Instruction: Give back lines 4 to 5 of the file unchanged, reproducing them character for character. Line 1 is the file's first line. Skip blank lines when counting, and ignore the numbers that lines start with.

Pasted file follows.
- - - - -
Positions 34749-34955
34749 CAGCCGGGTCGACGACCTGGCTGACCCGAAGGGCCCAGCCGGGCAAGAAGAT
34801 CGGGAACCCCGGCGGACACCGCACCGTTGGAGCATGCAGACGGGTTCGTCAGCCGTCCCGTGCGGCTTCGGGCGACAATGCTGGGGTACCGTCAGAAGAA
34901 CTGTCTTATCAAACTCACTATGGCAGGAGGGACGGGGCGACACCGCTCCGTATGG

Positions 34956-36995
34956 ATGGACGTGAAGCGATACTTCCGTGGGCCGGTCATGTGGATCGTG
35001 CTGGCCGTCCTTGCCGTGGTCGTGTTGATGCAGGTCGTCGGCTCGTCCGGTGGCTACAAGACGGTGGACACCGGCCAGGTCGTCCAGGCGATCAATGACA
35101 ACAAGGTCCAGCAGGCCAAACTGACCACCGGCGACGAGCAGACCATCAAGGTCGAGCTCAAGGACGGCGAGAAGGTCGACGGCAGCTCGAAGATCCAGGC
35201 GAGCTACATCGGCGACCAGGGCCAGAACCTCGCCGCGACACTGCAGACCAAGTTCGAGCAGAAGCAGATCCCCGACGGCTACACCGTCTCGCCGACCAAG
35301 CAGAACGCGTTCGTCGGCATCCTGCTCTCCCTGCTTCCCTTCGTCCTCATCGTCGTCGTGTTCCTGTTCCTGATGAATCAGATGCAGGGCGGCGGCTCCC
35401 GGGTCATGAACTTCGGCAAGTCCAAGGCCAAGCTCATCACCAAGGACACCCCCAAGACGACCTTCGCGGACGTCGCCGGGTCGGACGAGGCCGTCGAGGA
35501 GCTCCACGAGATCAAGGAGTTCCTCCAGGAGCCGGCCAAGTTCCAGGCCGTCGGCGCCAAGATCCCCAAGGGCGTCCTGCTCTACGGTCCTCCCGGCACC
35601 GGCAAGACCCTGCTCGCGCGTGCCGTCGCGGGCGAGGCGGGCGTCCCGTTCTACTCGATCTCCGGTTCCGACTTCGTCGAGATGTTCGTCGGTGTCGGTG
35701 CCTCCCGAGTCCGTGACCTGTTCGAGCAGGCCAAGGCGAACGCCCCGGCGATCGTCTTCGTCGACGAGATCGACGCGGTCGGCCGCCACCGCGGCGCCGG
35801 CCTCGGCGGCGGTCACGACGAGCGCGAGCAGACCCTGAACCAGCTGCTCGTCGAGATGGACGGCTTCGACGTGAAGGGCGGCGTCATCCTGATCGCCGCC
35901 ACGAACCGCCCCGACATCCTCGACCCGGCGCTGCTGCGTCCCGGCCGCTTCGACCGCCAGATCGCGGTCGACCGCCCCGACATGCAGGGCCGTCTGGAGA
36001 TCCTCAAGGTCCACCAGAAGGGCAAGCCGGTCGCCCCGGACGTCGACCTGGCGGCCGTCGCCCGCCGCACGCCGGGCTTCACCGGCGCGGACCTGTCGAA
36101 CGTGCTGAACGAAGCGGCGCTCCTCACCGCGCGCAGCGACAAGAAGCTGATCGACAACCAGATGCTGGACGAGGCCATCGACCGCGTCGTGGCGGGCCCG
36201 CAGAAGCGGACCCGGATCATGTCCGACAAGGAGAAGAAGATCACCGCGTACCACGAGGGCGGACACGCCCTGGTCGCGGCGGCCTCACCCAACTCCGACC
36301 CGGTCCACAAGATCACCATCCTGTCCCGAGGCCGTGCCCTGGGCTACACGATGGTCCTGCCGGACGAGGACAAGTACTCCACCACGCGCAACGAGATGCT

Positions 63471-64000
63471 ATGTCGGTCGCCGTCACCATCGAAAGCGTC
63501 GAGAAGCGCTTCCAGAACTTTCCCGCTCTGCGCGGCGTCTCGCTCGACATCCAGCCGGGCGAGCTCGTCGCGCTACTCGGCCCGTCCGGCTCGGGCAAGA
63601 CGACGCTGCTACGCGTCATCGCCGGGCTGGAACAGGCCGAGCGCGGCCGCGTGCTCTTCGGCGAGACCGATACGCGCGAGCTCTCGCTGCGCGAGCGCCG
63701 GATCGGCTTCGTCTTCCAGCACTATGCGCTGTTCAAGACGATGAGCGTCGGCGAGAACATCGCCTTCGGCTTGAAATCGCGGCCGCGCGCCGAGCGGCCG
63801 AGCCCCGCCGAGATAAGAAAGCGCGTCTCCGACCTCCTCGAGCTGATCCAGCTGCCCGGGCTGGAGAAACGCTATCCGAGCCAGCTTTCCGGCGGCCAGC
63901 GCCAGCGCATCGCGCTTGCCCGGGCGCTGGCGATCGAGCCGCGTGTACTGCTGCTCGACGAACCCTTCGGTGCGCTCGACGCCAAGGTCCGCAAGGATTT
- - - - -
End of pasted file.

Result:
34901 CTGTCTTATCAAACTCACTATGGCAGGAGGGACGGGGCGACACCGCTCCGTATGG

Positions 34956-36995